Over 66,000 valid signatures were counted by Oregon state election officials last week, easily surpassing the 48,000 necessary to get a referendum halting the recriminalization of marijuana on the ballot for 1998. The referendum is a response to House Bill 3643, passed earlier this year which would have reversed a 25 year-old state policy of non- criminal sanctions (fines) for the possession of personal use amounts (under one ounce) of marijuana.
The immediate effect of the successful petition drive will be to stall the implementation of the law until Oregonians have a chance to vote on the measure on November 3, 1998.
Efforts to collect signatures began almost as soon as the recrim bill was signed by Oregon Governor John Kitzhaber, but it wasn't until out-of-state money came into the campaign that the effort really took off. Some local officials and media personalities decried the infusion of capital from beyond Oregon's borders, but Sandee Burbank, director of Mothers Against Misuse and Abuse (MAMA) told The Week Online that nothing could have been more appropriate.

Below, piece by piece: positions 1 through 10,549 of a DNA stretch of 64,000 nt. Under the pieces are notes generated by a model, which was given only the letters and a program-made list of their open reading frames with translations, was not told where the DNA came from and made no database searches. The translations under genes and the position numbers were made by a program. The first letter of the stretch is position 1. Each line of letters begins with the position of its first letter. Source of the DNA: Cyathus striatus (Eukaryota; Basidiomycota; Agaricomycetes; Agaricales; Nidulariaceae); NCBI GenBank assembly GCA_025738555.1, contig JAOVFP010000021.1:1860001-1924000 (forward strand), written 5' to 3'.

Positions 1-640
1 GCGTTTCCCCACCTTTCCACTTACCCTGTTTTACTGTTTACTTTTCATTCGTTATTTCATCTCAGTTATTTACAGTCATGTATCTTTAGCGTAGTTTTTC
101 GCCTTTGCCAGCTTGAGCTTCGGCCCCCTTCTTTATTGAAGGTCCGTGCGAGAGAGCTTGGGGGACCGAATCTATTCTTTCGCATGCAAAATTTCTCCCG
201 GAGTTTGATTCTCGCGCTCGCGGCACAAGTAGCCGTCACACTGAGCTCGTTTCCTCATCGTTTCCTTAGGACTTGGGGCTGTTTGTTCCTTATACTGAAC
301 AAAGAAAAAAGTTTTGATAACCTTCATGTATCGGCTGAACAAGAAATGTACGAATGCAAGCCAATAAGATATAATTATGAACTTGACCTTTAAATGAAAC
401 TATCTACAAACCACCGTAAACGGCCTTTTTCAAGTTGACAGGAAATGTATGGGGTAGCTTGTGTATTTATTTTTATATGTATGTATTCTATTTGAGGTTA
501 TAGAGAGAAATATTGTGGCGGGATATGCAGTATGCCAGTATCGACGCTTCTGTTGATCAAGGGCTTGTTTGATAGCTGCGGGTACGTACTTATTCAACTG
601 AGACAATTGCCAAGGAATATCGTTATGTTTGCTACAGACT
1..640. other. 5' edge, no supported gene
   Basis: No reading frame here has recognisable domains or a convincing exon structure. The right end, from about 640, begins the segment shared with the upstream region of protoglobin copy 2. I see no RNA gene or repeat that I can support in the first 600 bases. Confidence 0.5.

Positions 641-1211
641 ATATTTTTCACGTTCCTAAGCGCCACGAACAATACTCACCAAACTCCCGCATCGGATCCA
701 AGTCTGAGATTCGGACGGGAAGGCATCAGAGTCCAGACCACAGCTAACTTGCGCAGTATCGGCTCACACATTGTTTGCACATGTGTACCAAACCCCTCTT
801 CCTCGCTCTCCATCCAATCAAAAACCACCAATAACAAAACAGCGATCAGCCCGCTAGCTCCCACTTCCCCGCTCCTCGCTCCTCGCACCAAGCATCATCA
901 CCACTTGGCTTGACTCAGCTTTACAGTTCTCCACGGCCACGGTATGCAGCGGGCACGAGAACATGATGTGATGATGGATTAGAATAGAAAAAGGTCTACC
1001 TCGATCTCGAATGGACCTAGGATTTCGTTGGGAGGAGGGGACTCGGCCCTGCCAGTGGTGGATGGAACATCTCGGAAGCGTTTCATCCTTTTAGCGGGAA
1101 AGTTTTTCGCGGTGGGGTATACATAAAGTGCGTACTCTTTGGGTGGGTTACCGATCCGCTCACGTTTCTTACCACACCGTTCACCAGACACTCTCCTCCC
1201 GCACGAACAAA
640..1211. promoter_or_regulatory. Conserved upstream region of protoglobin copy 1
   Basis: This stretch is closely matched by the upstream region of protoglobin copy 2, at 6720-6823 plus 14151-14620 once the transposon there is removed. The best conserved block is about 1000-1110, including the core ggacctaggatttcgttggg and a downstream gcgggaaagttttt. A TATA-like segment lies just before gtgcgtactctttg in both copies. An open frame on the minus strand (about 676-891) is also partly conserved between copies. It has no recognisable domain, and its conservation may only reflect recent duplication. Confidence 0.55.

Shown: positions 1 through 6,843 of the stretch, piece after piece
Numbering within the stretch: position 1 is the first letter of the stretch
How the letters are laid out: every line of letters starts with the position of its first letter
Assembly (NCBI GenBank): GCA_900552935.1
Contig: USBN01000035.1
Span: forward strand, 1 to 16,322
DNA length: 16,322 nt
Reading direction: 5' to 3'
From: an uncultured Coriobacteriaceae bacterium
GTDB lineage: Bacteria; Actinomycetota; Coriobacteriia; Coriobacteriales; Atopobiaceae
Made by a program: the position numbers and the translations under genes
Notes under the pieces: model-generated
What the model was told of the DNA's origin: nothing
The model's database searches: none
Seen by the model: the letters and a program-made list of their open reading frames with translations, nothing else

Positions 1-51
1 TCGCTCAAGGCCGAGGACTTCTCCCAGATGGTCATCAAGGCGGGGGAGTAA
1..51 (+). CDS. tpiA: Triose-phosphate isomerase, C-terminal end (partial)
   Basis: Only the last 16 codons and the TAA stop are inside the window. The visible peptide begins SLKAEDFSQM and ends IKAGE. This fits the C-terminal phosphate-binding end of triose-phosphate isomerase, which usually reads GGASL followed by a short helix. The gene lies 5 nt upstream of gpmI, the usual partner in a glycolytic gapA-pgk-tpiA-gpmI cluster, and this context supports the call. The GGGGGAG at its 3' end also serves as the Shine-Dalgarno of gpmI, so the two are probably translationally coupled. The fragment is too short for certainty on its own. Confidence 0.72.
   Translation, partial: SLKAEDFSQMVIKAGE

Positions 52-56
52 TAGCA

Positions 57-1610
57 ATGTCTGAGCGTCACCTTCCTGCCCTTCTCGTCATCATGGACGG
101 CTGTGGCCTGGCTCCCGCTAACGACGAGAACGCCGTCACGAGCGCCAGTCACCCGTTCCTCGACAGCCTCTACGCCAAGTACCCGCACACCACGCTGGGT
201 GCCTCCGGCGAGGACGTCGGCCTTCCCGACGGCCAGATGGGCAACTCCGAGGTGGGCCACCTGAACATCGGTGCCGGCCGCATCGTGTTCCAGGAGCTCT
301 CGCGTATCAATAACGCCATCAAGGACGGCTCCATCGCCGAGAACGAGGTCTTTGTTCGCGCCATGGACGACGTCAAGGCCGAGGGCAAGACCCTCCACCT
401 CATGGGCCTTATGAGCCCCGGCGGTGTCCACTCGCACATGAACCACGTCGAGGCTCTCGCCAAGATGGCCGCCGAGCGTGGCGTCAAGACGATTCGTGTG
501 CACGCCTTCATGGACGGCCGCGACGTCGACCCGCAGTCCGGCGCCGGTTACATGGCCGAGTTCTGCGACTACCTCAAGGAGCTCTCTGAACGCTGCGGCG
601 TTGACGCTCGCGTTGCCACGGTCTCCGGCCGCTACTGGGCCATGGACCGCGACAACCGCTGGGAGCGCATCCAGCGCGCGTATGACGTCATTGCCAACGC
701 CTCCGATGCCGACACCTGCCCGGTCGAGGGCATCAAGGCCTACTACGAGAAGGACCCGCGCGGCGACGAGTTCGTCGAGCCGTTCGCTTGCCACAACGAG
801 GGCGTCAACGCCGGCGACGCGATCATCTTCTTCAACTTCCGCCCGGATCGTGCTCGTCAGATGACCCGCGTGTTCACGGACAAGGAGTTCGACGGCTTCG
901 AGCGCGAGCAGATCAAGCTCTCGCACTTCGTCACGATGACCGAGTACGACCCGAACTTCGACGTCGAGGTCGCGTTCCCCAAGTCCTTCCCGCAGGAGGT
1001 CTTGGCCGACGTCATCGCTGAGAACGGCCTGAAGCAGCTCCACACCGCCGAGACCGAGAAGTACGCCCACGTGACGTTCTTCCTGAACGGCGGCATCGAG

"Last year in California and Arizona there was Drug Czar Barry McCaffrey, three former presidents, Secretary of Health and Human Services Donna Shalala and others brazenly politicking against state-wide initiatives. But they all seemed aghast that individuals from outside of those states would be so bold as to send money to support the local activists involved there. Very hypocritical. I am very proud of the way people pulled together. We were faced with a law which would have cost the state a ton of money to enforce, and which would have been an enormous step backwards in terms of our reliance on the blunt instrument of the criminal justice system to deal with an issue which is better handled through education and rational regulation."